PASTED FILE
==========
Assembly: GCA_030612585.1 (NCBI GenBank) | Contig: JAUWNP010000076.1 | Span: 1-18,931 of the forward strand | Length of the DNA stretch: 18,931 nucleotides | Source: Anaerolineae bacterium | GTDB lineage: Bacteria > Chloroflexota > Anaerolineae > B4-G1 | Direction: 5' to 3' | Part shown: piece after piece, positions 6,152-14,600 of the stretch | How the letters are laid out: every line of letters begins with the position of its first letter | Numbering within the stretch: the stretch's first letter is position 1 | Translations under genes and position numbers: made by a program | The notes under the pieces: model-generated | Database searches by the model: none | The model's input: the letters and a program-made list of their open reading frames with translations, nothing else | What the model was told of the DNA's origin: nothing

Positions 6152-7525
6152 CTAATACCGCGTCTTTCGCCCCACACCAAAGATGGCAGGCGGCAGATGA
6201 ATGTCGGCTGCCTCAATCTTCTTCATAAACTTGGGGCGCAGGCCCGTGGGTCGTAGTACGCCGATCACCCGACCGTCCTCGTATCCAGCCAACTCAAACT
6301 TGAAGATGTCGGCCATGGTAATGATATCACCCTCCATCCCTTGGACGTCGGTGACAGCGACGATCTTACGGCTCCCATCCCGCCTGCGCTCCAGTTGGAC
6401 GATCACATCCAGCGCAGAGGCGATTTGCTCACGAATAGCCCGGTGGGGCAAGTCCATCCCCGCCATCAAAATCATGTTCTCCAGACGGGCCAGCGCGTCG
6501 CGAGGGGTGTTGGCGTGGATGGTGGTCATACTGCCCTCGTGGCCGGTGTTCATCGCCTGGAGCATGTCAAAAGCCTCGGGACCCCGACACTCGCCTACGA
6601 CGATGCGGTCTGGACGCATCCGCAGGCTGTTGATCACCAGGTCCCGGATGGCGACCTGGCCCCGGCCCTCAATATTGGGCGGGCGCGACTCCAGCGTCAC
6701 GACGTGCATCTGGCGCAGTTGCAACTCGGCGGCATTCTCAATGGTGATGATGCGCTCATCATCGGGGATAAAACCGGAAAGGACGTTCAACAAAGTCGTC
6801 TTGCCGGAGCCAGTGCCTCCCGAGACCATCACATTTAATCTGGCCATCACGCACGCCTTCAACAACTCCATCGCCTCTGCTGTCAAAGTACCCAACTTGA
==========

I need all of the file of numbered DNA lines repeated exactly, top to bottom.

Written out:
Assembly: GCA_030612585.1 (NCBI GenBank) | Contig: JAUWNP010000076.1 | Span: 1-18,931 of the forward strand | Length of the DNA stretch: 18,931 nucleotides | Source: Anaerolineae bacterium | GTDB lineage: Bacteria > Chloroflexota > Anaerolineae > B4-G1 | Direction: 5' to 3' | Part shown: piece after piece, positions 6,152-14,600 of the stretch | How the letters are laid out: every line of letters begins with the position of its first letter | Numbering within the stretch: the stretch's first letter is position 1 | Translations under genes and position numbers: made by a program | The notes under the pieces: model-generated | Database searches by the model: none | The model's input: the letters and a program-made list of their open reading frames with translations, nothing else | What the model was told of the DNA's origin: nothing

Positions 6152-7525
6152 CTAATACCGCGTCTTTCGCCCCACACCAAAGATGGCAGGCGGCAGATGA
6201 ATGTCGGCTGCCTCAATCTTCTTCATAAACTTGGGGCGCAGGCCCGTGGGTCGTAGTACGCCGATCACCCGACCGTCCTCGTATCCAGCCAACTCAAACT
6301 TGAAGATGTCGGCCATGGTAATGATATCACCCTCCATCCCTTGGACGTCGGTGACAGCGACGATCTTACGGCTCCCATCCCGCCTGCGCTCCAGTTGGAC
6401 GATCACATCCAGCGCAGAGGCGATTTGCTCACGAATAGCCCGGTGGGGCAAGTCCATCCCCGCCATCAAAATCATGTTCTCCAGACGGGCCAGCGCGTCG
6501 CGAGGGGTGTTGGCGTGGATGGTGGTCATACTGCCCTCGTGGCCGGTGTTCATCGCCTGGAGCATGTCAAAAGCCTCGGGACCCCGACACTCGCCTACGA
6601 CGATGCGGTCTGGACGCATCCGCAGGCTGTTGATCACCAGGTCCCGGATGGCGACCTGGCCCCGGCCCTCAATATTGGGCGGGCGCGACTCCAGCGTCAC
6701 GACGTGCATCTGGCGCAGTTGCAACTCGGCGGCATTCTCAATGGTGATGATGCGCTCATCATCGGGGATAAAACCGGAAAGGACGTTCAACAAAGTCGTC
6801 TTGCCGGAGCCAGTGCCTCCCGAGACCATCACATTTAATCTGGCCATCACGCACGCCTTCAACAACTCCATCGCCTCTGCTGTCAAAGTACCCAACTTGA